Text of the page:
In my latest video I take a closer look at the MUST HAVE Charles Dickens £2 coin collection and tell you EVERYTHING you need to know!
It really has got the collecting community talking, making this a video you NEED to see…
If you’re interested…
Charles Dickens is widely regarded as the greatest novelist and social critic of the Victorian era. He created some of today’s best-known ‘classic’ characters including Oliver Twist, Ebenezer Scrooge and Nicholas Nickleby, to name just a few.
And now, to mark 150 years since his passing, a brand new set of £2 coins has been issued for release by Jersey Treasury and fully authorised by Her Majesty the Queen.
The FIVE new British Isles coins, celebrate some of Dickens most famous works, of which a vast majority were based on events from his life. For example, after working in a blacking factory, both ‘David Copperfield’ and ‘Great Expectations’ were fictionalised.
Throughout his life, Dickens was a vocal critic against poverty and the Victorian social hierarchy. His novels gained unprecedented popularity during his lifetime, and by the 20th century, critics and scholars had recognised him as a literary genius.
Find out more about these BRAND NEW £2 coins below…
The COMPLETE Charles Dickens BU £2 Coin Collection
This remarkable collection features FIVE £2 coins, each struck to a Brilliant Uncirculated quality and depicting some of Dickens’ most famous works, along with iconic lines from each book. The set includes:
- Great Expectations “Ask no questions, and you’ll be told no less”.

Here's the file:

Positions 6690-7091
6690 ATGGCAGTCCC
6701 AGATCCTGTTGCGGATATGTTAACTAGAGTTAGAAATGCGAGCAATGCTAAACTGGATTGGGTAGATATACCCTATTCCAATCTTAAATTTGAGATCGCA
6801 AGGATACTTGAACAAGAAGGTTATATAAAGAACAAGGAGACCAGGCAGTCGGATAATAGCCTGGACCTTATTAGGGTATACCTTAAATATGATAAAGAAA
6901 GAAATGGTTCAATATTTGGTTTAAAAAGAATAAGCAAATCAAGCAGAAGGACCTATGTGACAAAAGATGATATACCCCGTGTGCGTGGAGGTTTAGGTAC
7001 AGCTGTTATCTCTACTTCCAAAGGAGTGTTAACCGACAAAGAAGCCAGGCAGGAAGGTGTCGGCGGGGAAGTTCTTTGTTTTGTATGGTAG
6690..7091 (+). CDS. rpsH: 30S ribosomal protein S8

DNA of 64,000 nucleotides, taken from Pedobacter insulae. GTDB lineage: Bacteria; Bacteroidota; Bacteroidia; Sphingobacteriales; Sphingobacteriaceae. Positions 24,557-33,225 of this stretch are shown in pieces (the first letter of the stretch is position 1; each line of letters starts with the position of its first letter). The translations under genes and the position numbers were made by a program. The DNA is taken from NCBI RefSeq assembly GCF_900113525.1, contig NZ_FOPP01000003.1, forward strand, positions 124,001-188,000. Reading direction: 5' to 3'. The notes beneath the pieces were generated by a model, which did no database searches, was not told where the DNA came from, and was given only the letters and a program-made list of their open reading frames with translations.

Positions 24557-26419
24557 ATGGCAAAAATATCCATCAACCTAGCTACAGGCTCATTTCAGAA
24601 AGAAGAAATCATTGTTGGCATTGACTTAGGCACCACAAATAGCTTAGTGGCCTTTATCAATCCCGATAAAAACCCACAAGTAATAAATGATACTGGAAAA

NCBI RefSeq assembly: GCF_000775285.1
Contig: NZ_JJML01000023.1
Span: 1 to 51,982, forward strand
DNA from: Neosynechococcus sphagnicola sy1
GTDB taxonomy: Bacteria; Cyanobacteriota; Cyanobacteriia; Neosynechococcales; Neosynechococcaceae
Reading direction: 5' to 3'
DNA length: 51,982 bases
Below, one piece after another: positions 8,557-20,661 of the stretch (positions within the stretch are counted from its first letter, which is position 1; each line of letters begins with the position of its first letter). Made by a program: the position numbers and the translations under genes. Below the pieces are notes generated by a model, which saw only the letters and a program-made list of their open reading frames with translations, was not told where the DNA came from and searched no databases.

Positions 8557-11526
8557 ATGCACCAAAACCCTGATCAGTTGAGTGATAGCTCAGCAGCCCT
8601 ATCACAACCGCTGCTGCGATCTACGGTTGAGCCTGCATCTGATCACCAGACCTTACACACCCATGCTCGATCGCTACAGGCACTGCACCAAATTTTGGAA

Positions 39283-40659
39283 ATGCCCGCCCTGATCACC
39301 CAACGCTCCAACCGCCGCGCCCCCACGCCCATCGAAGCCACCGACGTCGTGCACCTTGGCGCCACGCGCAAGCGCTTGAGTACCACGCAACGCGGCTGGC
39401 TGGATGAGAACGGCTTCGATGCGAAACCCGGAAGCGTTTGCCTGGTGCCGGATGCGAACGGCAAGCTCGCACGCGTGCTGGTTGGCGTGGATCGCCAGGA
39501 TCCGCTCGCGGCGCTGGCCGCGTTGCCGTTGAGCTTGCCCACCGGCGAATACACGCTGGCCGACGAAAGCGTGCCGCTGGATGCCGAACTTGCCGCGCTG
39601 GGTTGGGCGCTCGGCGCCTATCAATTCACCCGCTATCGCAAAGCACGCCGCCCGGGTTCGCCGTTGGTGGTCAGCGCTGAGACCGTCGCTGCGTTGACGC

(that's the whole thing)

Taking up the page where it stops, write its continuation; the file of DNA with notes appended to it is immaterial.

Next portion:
- Oliver Twist “Please Sir, I want some more”.
- David Copperfield “Never do to-morrow what you can do today”.
- A Christmas Carol “God Bless Us, Every one!”
- Charles Dickens himself “1812 Charles Dickens 1870”.
What’s more, the coins will come protectively housed in bespoke Charles Dickens packaging. This set is one of the only ways you can own all FIVE coins and demand is expected to be high. If you’d like to secure one for your collection for JUST £49.95 (+p&p) then click here >>>
The STRICTLY LIMITED Charles Dickens Silver Proof £2
The Silver Proof version of this stunning £2 coin features a specially commission illustration of literary legend himself, Charles Dickens, adorning the reverse. The coin has been struck to a flawless Proof finish out of .925 Sterling Silver with selective 24ct Gold-plating.
The Silver Proof editions are without a doubt the collector’s favourite and almost always acquire fast sell-outs. With an edition limit of JUST 2,020 coins, time is short to secure one for your collection… Click here to guarantee yours >>>
The ULTIMATE Charles Dickens Silver Proof £2 Collection
This Silver proof set is by far the most limited way to own these coins. Not only are they strictly limited to JUST 995, but four of the coin designs, by illustrator Andy Walker, also feature full colour. This truly is the ultimate Charles Dickens £2 Coin Collection.
Sterling Silver, 24ct Gold-plating, full colour illustrations and only 995 available worldwide – Don’t miss out on yours… Click here >>>
The Charles Dickens Stamp & Coin Set
If you’re looking for something special, this Coin and Stamp Presentation is for you. This set features the Charles Dickens Brilliant Uncirculated £2 alongside the new ‘Oliver Twist’ stamp issued by Jersey.
Beautifully presented in a box, and carefully encased in protectively sealed numismatic capsules, only 500 collectors will be able to secure one… Click here to secure yours today >>>
If you’re interested…
Charles Dickens remains not only one of the greatest novelists of the Victorian Era, but in the whole of British history, and these coins are already proving phenomenally popular.
This year marks the 50th anniversary of the Decimalisation of our currency. On 15th February 1971, known as Decimal Day (or D-Day), the country switched to the decimal currency (based on multiples of 10 and 100) that we are familiar with today. But what happened on that day, and why is it important to collectors?